Enlisting a revolving cast of LA experimentalists, Malkin has assembled a record that is as chameleonic as it is cohesive, offering up vignettes ranging from the skewed MIDI-jazz of "Sixth Street Conversation" to the skulking menace of "Estacionamiento Privado", before giving way to the wide-eyed, cloudy closer "View From Two Perspectives". C'mon, let's go in here and get outta this heat. Artwork by Alex McCullough and Niall Wynne Lewis. Malkin released as Afterhours on Not Not Fun and is part of the LA Vampires. A Typical Night in the Pit follows Malkin's tape on Geographic North (2018). Mastered by Kassian Troyer at Dubplates & Mastering. First edition of 300 copies; artwork with gloss laminate finish.
LP version. 350gsm sleeve with selected UV high gloss varnish. Liner notes by Midori Takada, Satoshi Ashikawa, and Gareth Quinn Redmond. WRWTFWW Records announce the reissue of Satoshi Ashikawa's Still Way (Wave Notation 2). Initially released in 1982 as part of the Wave Notation series (which includes Hiroshi Yoshimura's Music For Nine Postcards), Still Way is, without a doubt, a seminal Japanese environmental/ambient/minimalism album, often mentioned alongside Midori Takada's Through The Looking Glass (1983) (WRWTFWW 018LP, WRWTFWW 019CD/LP) and Hiroshi Yoshimura's Green (1986) as one of the genre's most important pieces. "Like the moment of stillness, after the wind passes through the garden, when the rain stops for a brief second..." Notably inspired by Erik Satie's Furniture Music and Brian Eno's ambient work, Satoshi Ashikawa aimed to compose music "intended to be listened to in a casual manner, as a musical landscape or a sound object - not something that would stimulate listeners but music that should drift like smoke and become part of the environment." The result is simply phenomenal, subtle minimalism and emotional elegance exquisitely orchestrated by Satoshi Ishikawa and his team consisting of his wife Masami Ashikawa (on flute), Midori Takada (on vibraphone), Yuko Utsumi (on harp), Tomoko Sono (on piano), and Junko Arase (on vibraphone). In conjunction with Still Way, WRWTFWW Records is releasing Laistigh den Ghleo (WRWTFWW 039CD/LP), a companion album by Irish ambient/minimalist composer Gareth Quinn Redmond, inspired by Ashikawa's approach. Liner notes by Midori Takada, Satoshi Ashikawa, and Gareth Quinn Redmond.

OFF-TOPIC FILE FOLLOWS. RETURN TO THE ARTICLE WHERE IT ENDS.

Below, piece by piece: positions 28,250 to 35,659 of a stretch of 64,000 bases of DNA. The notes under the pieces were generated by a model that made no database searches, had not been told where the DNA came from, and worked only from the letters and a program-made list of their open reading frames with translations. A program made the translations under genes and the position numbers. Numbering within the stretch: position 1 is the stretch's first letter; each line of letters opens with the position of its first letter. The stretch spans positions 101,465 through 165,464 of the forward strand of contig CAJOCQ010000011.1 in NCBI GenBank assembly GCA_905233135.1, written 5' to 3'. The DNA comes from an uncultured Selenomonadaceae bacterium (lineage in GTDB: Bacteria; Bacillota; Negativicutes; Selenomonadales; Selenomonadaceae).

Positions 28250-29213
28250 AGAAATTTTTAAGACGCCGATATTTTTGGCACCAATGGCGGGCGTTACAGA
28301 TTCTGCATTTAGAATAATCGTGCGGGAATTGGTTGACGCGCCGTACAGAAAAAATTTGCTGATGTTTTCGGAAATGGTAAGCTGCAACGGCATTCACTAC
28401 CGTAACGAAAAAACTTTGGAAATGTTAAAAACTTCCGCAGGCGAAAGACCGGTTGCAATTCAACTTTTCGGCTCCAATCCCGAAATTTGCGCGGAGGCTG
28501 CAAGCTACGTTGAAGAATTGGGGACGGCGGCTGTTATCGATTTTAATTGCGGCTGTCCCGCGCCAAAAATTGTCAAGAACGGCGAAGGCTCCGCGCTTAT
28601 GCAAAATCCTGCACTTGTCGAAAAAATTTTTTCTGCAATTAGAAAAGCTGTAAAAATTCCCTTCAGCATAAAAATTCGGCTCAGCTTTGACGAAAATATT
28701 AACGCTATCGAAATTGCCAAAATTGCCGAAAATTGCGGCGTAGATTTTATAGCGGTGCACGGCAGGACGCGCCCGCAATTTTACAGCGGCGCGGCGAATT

Jon Tye and Pete Fowler have been making music as Seahawks for a
decade now. Given the sounds they've been exploring over those ten years
it was a cosmic inevitability that they would be asked to contribute to
the catalogue of the legendary library label KPM.
They replied with Island Visions, an exploration of sound for vision
where they construct "audio micro-worlds to explore and inhabit". A way
to transport the listener away from the everyday without the bother of
getting on an aeroplane. Mind travel is space travel after all, and much
better for the environment.
This is the first time Be With has worked with Seahawks, but
individually Jon and Pete have been members of the extended Be With
family since forever (Pete did those posters for our Ned Doheny tour and
we worked with Jon on the vinyl version of Hatchback's Colors Of The
Sun). Of course we were going to put this out on vinyl.
Mastered by balearic engineer of choice (and Be With's regular audio
co-pilot) Simon Francis, cut by the legendary Pete Norman and pressed in
the Netherlands by Record Industry, the sonic frequencies of these
Island Visions have been precision tuned and encoded for optimum
traveling conditions. Take the trip.